Any references to relevant rules, laws, or constitutional provisions would be appreciated.
Procedure and Guidelines for Impeachment Trials in the United States Senate, pp. 3, 5.
VII. The Presiding Officer of the Senate shall direct all necessary preparations in the Senate Chamber, and the Presiding Officer on the trial shall direct all the forms of proceedings while the Senate is sitting for the purpose of trying an impeachment, and all forms during the trial not otherwise specially provided for. And the Presiding Officer on the trial may rule on all questions of evidence including, but not limited to, questions of relevancy, materiality, and redundancy of evidence and incidental questions, which ruling shall stand as the judgment of the Senate, unless some Member of the Senate shall ask that a formal vote be taken thereon, in which case it shall be submitted to the Senate for decision without debate; or he may at his option, in the first instance, submit any such question to a vote of the Members of the Senate. Upon all such questions the vote shall be taken in accordance with the Standing Rules of the Senate. [Emboldening added.]
XIX. If a Senator wishes a question to be put to a witness, or to a manager, or to counsel of the person impeached, or to offer a motion or order (except a motion to adjourn), it shall be reduced to writing, and put by the Presiding Officer. The parties or their counsel may interpose objections to witnesses answering questions propounded at the request of any Senator and the merits of any such objection may be argued by the parties or their counsel. Ruling on any such objection shall be made as provided in Rule VII. It shall not be in order for any Senator to engage in colloquy. [Emboldening added.]
For example, can the questions be objected to as in a courtroom trial?
As shown above in rule XIX objections may be made for any reason. The presiding officer will make a ruling; but, unlike a courtroom trial, the Senate may overrule the presiding officer.
Does the Chief Justice have any role in selecting and/or prioritizing the written questions submitted by the Senators?
No. Questions are given to either the majority or minority leader. They will make those choices. Explained further below.
Its been explained that the Senators in attendance at an impeachment trial must remain silent, but may submit written questions. Can someone explain the process these written questions go through?
The precedent for impeachment trials is normally the Procedure and Guidelines for Impeachment Trials in the United States Senate, above; however, that resource is silent on the question. The following reference will be used as a source for answering this question.
Proceedings of the United States Senate in the Impeachment Trial of President William Jefferson Clinton - Volume II: Floor Trial Proceedings, pp. 1337-1460.
There were approximately 106 questions asked, by Senators, during the impeachment trial of Bill Clinton. The questions were propounded by Mr. Lott and Mr. Daschle for the majority and minority, respectively, on behalf of the Senators asking the questions.
Order of Procedure
Mr. LOTT. This afternoon, the Senate will begin the question-and-answer period for not to exceed 16 hours, as provided in Senate Resolution 16. I have consulted several times about this procedure with Senator DASCHLE and others, and we have determined that the majority will begin the questioning process with the first question, and we will then alternate back and forth.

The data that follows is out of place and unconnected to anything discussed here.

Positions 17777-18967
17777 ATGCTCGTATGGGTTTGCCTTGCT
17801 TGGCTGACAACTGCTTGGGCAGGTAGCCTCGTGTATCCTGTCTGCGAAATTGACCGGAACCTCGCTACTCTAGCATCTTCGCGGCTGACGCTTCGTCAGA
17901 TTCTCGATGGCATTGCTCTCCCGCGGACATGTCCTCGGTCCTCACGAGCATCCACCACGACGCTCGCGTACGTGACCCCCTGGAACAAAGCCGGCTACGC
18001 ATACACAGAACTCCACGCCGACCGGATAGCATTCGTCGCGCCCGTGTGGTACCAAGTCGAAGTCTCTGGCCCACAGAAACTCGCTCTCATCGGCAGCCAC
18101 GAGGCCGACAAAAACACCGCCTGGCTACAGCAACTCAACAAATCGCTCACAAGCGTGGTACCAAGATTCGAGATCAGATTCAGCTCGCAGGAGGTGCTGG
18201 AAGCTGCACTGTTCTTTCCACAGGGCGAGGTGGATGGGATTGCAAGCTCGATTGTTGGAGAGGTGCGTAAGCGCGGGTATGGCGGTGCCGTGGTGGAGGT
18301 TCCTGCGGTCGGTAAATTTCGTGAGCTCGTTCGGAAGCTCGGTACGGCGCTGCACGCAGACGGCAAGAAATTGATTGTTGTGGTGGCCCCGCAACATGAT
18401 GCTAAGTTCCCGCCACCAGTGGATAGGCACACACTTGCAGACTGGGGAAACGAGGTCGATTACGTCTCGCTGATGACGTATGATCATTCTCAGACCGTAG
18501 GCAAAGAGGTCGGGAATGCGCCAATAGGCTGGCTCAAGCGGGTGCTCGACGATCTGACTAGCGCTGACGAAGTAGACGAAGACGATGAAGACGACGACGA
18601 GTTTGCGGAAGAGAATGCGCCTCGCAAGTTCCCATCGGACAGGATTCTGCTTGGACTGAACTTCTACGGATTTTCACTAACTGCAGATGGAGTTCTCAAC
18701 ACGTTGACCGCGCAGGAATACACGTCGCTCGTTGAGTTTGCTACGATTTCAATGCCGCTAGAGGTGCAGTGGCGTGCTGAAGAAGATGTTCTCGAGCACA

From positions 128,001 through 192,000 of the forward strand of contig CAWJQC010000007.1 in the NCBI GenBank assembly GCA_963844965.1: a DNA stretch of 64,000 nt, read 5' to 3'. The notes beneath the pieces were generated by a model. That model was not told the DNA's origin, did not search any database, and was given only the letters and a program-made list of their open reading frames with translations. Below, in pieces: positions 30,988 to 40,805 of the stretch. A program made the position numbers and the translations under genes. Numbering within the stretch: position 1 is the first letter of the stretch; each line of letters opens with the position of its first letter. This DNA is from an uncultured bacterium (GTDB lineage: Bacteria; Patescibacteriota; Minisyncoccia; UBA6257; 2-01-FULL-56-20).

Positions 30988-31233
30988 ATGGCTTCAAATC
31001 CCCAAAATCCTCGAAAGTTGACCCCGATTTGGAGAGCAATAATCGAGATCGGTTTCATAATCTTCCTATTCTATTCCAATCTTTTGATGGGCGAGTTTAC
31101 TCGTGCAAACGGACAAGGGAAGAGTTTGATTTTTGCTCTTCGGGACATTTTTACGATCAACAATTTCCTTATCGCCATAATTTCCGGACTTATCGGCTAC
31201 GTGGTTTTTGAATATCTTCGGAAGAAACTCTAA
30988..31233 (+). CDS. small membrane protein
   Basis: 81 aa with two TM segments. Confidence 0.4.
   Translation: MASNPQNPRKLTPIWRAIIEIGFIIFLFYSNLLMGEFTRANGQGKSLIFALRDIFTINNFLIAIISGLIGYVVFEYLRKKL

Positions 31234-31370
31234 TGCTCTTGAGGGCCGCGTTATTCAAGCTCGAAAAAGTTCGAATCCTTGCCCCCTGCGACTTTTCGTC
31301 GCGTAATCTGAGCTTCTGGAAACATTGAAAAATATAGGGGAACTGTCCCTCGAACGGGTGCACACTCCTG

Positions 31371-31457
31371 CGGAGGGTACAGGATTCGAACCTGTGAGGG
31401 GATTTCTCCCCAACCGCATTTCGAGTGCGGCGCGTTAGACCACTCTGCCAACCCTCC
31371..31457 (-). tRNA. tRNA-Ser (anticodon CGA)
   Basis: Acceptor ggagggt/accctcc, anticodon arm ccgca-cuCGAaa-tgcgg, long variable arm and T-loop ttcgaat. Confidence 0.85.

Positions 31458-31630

As I noted yesterday, this has not been done in quite a while, so we will just have to go forward in a way that we feel is fair and comfortable. We ask that you give the benefit of the doubt to us in how we send the questions up to the Chief Justice. Senator DASCHLE and I will try to make sure that the time stays pretty close to even as we go through the day. Of course, the Chief Justice, I am sure, will make sure the deliberations and the answers are fair. We hope the answers will be succinct and that they will respond to the questions.
Before the start of the question-and-answer period the Senators were provide with question cards.
Senators completed the cards and forwarded them to the respective leaders (presumably carried by a Senate Page). The respective leaders combined the questions and forwarded them to the presiding officer. The presiding officer then read the question.
The exchange for the first two questions (the questions are emphasized, answers elided):
Mr. LOTT. (continued from above)
I do have the first question prepared to send to the Chief Justice, but I thought perhaps he has some further business he might want to address before I do that.
The CHIEF JUSTICE. Yes. I would like to advise counsel on both sides that the Chair will operate on a rebuttable presumption that each question can be fully and fairly answered in 5 minutes or less.
Mr. LOTT. Mr. Chief Justice, I do send the first question to the desk.
The CHIEF JUSTICE. Senators ALLARD, BUNNING, COVERDELL and CRAIG ask the House managers:
Is it the opinion of the House Managers that the President’s defense team, in the presentation, mischaracterized any factual or legal issue in this case? If so, please explain.
Mr. Manager BRYANT. Mr. Chief Justice, [...]
Mr. DASCHLE. Mr. Chief Justice.
The CHIEF JUSTICE. I recognize the minority leader.
Mr. DASCHLE. Can I inquire as to the length of time that response took.
The CHIEF JUSTICE. Approximately 9 minutes.
Senator SARBANES asks:
Would you please comment on any of the legal or factual assertions made by the managers in their response to the previous question from Senators ALLARD, BUNNING, COVERDELL, and CRAIG?
Mr. Counsel RUFF. Thank you, Mr. Chief Justice. [...]
This back-and-forth proceeded until all questions were answered.